• Icon for: Clif Kussmaul

    Clif Kussmaul

    Lead Presenter
    May 13, 2019 | 01:52 p.m.

    Sorry, my reply appears as a separate comment below.

  • Icon for: Clif Kussmaul

    Clif Kussmaul

    Lead Presenter
    May 13, 2019 | 11:35 a.m.

    For CS faculty, the biggest barrier is time to develop activities (if they don't already exist). There are multiple published collections in chemistry, and a growing set of materials for CS. Most of the chemistry sets were developed by teams of faculty with NSF support. Another common barrier is the effort to change how you teach, and to help students understand why you are doing something different and how it will help them in the long run. (POGIL is more work for students.)

    "Coverage" usually measures input (what the teacher does) not output (what the students learn). Multiple studies have found that POGIL students tend to be more successful both in a course and in subsequent courses. POGIL activities help to really understand key concepts, and they can figure out other things on their own, and the focus on teamwork, critical thinking, problem solving, etc. helps students to get better at figuring out things. Also, consider how much time we often spend "reviewing" topics from previous courses that students don't really understand or remember.

    Some POGIL faculty use POGIL in every class, others combine it with other approaches - POGIL or other intensive active learning for the important, difficult concepts; lectures or other faster delivery (flipped classroom) for other content. Each teacher has to find the mix that works for them.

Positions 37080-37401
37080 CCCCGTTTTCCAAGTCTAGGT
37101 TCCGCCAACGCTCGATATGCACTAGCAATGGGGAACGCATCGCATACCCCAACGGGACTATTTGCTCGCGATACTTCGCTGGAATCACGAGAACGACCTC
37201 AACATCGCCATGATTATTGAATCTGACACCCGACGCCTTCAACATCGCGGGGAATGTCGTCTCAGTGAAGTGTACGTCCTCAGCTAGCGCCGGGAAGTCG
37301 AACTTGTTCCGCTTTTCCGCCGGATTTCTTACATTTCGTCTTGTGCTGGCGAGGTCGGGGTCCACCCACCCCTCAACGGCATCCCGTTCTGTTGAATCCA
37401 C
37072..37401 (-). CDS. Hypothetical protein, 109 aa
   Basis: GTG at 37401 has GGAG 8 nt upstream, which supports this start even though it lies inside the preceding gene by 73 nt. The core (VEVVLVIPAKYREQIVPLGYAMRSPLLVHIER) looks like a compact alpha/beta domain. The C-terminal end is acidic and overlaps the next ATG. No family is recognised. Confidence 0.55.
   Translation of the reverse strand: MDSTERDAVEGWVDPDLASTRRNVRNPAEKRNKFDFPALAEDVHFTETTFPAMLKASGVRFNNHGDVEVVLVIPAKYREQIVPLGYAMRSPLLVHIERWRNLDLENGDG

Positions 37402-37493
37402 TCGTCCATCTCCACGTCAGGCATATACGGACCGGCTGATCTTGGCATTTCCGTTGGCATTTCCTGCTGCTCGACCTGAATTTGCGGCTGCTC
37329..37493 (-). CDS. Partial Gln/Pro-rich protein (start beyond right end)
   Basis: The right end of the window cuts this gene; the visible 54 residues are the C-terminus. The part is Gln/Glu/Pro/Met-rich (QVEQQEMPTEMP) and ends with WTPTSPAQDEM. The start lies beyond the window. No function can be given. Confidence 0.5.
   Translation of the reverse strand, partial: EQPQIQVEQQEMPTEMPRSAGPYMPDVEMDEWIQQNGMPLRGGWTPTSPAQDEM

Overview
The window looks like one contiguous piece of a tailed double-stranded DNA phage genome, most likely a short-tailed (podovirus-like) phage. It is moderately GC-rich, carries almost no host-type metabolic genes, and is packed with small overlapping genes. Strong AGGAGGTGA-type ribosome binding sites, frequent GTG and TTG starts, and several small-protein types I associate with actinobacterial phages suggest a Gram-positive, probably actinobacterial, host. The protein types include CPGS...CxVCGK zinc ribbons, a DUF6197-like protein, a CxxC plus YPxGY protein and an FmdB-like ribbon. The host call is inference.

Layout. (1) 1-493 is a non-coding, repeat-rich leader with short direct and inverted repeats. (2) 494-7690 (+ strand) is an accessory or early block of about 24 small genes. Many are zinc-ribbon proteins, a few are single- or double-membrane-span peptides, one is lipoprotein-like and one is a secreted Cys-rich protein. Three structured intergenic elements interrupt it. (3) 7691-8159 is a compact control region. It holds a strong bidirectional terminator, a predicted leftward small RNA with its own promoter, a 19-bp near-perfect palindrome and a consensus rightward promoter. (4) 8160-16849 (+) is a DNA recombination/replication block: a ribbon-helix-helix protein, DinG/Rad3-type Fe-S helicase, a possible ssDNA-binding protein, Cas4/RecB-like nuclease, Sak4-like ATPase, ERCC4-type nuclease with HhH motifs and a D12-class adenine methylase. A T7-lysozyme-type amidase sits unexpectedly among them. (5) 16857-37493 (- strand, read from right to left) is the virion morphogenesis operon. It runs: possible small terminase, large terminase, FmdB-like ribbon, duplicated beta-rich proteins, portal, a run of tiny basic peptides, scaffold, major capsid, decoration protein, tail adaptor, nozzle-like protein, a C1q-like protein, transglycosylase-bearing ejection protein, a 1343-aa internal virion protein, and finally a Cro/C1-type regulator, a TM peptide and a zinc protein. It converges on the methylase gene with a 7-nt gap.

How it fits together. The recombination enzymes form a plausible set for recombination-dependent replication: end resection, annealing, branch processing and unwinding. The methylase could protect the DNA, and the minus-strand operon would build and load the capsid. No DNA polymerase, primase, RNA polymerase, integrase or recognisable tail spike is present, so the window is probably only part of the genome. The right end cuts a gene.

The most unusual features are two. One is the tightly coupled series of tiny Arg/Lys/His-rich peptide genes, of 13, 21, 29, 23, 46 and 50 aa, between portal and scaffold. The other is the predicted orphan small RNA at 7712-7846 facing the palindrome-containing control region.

If you haven't, I encourage you to attend a POGIL workshop to learn more about how it works, and how teachers at different institutions address the challenges you describe, and other challenges too.

    Do you have any other questions?

     
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    Discussion is closed. Upvoting is no longer available

    Danielle Watt
  • Icon for: Danielle Watt

    Danielle Watt

    Facilitator
    May 13, 2019 | 04:12 p.m.

    Thank you for sharing your project! How difficult has it been in recruiting faculty to train to use POGIL in their courses and what have you done to overcome this if it has been a challenge? Since preparation time was the main challenge for faculty, what are the resources you plan to provide to help reduce?

  • Icon for: Clif Kussmaul

    Clif Kussmaul

    Lead Presenter
    May 13, 2019 | 04:29 p.m.

    Hi Danielle, thanks for your comment & questions.

    To recruit faculty participants, we do 1/2 and 1 day workshops. We started with workshops at conference (e.g. at SIGCSE, the main US conference for CS education). We tried smaller conferences, but it was hard to get enough people for an effective workshop. We also realize that many faculty aren't able to attend conferences, particularly if they are at community colleges or comprehensive institutions without deep financial resources. Thus, we now offer "workshops on request" - if local organizer(s) can register 16+ teachers of whom 8+ teach intro CS, we will provide materials, a facilitator, & their travel expenses for a workshop. This has been a win-win - the local organizers handle publicity & logistics through their local institution & connections, and we provide a workshop experience. We plan to contact dept head / dean level people at specific institutions and see how that works too.